Archive for August, 2010
LIFE is strange, right? And wonderful. It is, “Life Its Own Self,” as Dan Jenkins once famously wrote. I shot my first job for the venerable picture magazine that was once everybody’s TV in 1984. Became a staff photographer in 1994. Last one in a series of 90 staffers. Now, 26 years after my first frame, I just finished another project that, I’m proud to say, goes to print sporting that famous red and white logo.
Never written a guide before. Yikes. Lots of stuff to think about. There’s tons of info in it gained from 30 years out there with a camera in my hand. I’d sit down to write, and have this mental image of my brain as a dump truck, complete with backup warning, starting to pour stuff into my computer. Having done that of course, it would need to be shaped and formed, and I would somehow have to take my photo lingo shorthand and turn it into English. The book starts with the moment you open the box you just got, the one with the digital camera inside, and goes from those super basics right through lenses, light, color, composition to photo terms and concepts, and shooting strategies that make pictures better. Along the way, I drop in little blog like essays that relate field strategies and expertise in a fairly amusing and irreverent (hey, it’s me) way. The result is a guide that covers the basics, with anecdotes about how those basics save your butt when confronted with a photo situation that is decidedly not so basic.
Started on LIFE’s path years ago via being assigned by John Loengard, perhaps the most visually intelligent editor I have ever worked for.
A legendary shooter in his own right, he went from location work to the editor’s desk with impact and influence. (Not all shooters can do this. Many have tried, only to find they should have stayed on the street, and continued to do that which they were good at–shoot pictures.)
Not so John. He’s equally formidable with a camera, or a loupe. In his role as picture editor, to say he was provocative is to understate the case. He got you wired up for the assignment, made you nervous (at least he did me), and dropped incongruent and startling picture notions into your noodle. In short, he got you to think.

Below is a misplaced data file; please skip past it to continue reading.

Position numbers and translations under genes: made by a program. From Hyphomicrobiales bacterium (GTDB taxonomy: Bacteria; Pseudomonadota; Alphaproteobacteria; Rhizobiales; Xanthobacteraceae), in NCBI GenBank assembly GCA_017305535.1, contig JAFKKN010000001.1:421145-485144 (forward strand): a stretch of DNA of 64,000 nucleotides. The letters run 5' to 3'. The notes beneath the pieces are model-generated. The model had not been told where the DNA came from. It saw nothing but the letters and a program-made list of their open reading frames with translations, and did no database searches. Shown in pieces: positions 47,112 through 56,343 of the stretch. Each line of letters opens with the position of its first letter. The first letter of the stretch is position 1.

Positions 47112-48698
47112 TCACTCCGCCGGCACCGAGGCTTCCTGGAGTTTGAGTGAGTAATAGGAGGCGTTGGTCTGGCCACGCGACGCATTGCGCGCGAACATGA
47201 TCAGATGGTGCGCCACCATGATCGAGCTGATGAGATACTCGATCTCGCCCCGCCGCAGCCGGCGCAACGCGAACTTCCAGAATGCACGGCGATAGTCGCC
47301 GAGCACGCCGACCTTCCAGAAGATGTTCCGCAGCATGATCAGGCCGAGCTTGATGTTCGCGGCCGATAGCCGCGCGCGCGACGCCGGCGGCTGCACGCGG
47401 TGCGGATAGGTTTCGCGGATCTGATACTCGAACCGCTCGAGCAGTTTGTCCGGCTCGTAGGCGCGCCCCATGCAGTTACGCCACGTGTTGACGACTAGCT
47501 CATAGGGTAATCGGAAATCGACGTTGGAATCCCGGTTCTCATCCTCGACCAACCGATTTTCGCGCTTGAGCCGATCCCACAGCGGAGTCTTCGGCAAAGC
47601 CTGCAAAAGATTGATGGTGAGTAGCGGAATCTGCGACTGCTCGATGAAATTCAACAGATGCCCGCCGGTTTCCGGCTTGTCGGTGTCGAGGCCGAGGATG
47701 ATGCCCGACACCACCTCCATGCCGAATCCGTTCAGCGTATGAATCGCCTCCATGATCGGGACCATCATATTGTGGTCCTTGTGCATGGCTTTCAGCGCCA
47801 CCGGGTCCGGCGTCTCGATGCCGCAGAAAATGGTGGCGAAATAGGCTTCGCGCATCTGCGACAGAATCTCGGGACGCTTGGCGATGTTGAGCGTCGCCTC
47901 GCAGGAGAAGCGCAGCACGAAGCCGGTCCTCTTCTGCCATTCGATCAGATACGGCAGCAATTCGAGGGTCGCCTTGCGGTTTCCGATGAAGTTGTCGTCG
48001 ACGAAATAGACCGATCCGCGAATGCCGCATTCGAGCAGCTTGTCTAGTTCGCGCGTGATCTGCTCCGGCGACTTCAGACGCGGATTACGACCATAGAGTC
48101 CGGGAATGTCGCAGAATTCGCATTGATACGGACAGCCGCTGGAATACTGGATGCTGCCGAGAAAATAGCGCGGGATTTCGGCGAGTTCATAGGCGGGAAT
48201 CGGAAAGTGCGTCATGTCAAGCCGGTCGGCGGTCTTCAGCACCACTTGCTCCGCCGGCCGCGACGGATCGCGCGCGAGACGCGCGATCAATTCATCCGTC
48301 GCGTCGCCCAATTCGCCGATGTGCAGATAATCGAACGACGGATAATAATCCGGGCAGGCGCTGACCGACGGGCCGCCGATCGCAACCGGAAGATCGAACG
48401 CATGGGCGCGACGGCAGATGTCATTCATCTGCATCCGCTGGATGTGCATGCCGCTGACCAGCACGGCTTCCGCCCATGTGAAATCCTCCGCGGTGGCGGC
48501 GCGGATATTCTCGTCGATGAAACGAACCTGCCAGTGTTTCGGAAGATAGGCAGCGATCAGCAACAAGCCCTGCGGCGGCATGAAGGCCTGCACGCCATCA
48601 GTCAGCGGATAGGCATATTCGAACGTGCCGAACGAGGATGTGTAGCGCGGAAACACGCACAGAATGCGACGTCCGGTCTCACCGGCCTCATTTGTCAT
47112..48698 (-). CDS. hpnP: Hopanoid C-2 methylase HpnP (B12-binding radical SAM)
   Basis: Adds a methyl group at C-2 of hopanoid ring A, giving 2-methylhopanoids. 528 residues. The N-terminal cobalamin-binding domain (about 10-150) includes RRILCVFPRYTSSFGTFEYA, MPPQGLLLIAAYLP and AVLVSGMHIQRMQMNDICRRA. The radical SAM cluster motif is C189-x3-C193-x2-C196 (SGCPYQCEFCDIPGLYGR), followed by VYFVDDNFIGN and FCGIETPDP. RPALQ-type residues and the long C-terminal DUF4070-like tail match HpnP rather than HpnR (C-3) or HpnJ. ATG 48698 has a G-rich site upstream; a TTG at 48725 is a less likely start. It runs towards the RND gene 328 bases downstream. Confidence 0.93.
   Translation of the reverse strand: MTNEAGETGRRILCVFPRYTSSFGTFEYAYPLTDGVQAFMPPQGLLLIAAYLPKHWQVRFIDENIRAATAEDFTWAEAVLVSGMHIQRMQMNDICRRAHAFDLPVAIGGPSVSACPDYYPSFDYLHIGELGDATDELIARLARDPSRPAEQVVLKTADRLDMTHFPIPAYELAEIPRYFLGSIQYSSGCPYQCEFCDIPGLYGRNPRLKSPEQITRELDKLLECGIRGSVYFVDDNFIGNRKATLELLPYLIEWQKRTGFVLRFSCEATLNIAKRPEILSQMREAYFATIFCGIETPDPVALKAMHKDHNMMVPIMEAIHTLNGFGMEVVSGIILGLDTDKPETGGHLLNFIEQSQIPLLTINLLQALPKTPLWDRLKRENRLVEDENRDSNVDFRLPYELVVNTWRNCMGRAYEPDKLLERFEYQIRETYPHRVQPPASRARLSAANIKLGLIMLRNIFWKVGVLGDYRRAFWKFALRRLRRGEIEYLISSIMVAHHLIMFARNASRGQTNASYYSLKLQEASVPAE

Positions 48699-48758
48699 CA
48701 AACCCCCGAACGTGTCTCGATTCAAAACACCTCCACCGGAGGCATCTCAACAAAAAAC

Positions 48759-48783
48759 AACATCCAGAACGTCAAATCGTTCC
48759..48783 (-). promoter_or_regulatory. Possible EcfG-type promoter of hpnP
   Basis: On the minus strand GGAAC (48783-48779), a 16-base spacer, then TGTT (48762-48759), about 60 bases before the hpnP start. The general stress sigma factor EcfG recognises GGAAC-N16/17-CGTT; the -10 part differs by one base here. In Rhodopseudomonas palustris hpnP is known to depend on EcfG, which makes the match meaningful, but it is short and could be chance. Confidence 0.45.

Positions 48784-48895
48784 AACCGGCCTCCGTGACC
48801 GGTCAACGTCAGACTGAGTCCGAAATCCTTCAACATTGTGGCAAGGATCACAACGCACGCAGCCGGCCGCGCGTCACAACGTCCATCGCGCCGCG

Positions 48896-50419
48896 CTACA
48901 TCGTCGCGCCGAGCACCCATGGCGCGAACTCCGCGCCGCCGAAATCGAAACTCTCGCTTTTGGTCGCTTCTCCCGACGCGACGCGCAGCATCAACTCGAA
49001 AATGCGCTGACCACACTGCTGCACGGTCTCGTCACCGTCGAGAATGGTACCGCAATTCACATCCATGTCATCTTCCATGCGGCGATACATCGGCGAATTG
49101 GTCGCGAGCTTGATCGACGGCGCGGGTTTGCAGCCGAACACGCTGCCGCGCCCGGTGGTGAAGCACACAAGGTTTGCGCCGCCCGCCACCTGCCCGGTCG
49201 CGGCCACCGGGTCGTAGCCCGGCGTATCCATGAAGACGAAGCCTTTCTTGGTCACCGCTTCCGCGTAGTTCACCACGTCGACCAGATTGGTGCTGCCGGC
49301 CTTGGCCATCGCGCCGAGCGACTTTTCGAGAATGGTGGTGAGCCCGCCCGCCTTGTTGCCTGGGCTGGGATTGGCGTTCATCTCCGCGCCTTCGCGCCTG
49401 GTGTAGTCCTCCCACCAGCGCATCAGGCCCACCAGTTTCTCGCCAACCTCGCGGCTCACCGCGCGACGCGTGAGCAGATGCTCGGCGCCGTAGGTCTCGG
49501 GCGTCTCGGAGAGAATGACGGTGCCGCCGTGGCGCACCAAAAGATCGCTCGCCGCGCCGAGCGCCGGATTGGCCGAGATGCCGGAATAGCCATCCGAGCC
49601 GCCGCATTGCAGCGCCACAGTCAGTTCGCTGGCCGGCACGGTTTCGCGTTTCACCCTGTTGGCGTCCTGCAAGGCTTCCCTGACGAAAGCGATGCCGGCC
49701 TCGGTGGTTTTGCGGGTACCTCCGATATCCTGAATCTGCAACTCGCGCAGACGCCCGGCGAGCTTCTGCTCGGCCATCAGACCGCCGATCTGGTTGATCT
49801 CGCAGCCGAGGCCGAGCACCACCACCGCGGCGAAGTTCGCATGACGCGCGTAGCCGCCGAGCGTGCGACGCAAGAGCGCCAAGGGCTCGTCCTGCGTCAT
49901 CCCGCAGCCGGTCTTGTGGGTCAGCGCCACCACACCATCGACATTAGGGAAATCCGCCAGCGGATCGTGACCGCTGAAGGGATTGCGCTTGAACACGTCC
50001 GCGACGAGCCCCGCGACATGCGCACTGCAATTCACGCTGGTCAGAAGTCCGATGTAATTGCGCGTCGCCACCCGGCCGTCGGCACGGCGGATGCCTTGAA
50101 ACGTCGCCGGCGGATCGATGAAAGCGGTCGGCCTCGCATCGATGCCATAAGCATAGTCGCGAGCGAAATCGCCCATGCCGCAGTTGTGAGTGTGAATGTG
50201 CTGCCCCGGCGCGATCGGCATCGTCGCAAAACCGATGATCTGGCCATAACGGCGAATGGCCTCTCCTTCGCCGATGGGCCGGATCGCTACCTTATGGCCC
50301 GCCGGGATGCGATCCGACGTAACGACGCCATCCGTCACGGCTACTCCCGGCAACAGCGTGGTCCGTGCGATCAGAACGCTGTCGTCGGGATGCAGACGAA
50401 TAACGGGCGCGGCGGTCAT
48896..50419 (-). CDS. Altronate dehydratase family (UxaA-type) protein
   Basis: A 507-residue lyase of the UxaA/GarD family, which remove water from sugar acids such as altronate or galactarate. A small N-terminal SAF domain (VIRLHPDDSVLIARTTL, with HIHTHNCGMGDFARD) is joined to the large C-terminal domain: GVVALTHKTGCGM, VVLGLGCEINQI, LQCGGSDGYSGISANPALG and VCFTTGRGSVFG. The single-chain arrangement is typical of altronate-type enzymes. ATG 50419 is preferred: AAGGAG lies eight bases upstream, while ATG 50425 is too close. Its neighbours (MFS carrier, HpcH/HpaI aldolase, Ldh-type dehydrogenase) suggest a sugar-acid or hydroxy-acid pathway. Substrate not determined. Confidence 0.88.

Thoughtful pictures are his forte. His book, Pictures Under Discussion, is a must for anyone who might want to do this seriously.
There are gifts that accrue from hanging in there and doing this nutty thing for as long as I have. One truly astonishing one–John wrote the forward for this book. His writing, just as intelligent as his photography, becomes a link between the historic LIFE of film times, and nowadays, with pictures as ones and zeroes. I followed suit in my writing. The book is all about digital shooting. But there are some film pictures in it. Why? Because none of the underpinnings of shooting good pictures have really changed. It remains, then and now, a situational, improvisational, nail biting, uncertain thing to do. It is first and foremost an art and craft powered by your head and your heart, and your sense of the world. The machine in your hands is immaterial. But–this powerful new digital machine can be mysterious and needs explaining. Hence the book.
I can say it has been a truly wonderful LIFE. I was a bit of a fireman for the magazine. Ever the generalist, I got sent to cover all manner of things. In Russia, I bounced around, weightless, in pseudo-space.
Spent time with Leonard Bernstein as he composed.
Went to Rwanda after the genocide.
Took the clothes off the Olympic team in ’96.
Did a portrait of Kim, “the napalm girl,” and saw how someone’s entire life can spin on the snap of a shutter.
And, in a decidedly dad moment, put my kid on the cover. (Hey, I saved the mag some dough. No model fee. How’s that for a nice, juicy rationalization?)
In short, had the privilege of seeing and recording lots of different bits and pieces of life as people live it. Learned a lot of lessons. Tried to hold up, as best I could, the tradition of vibrant storytelling that was the indelible imprint of the magazine. In this book, I talk a lot about the how to. That’s a given. “How does this thing work?” is explained and re-explained. I also offer up notions about the “why for?” the “what if,” and the “you might just want to.”
In short, I talk about being a shooter. How you do it, and why you do it.
Many of the LIFE photogs were heroes and mentors to me. I was offered a small space in the book for a dedication. See below.
This book is dedicated to those who went before. To what they saw, and how
they saw it. And to the fact that, sometimes at great peril, in impossible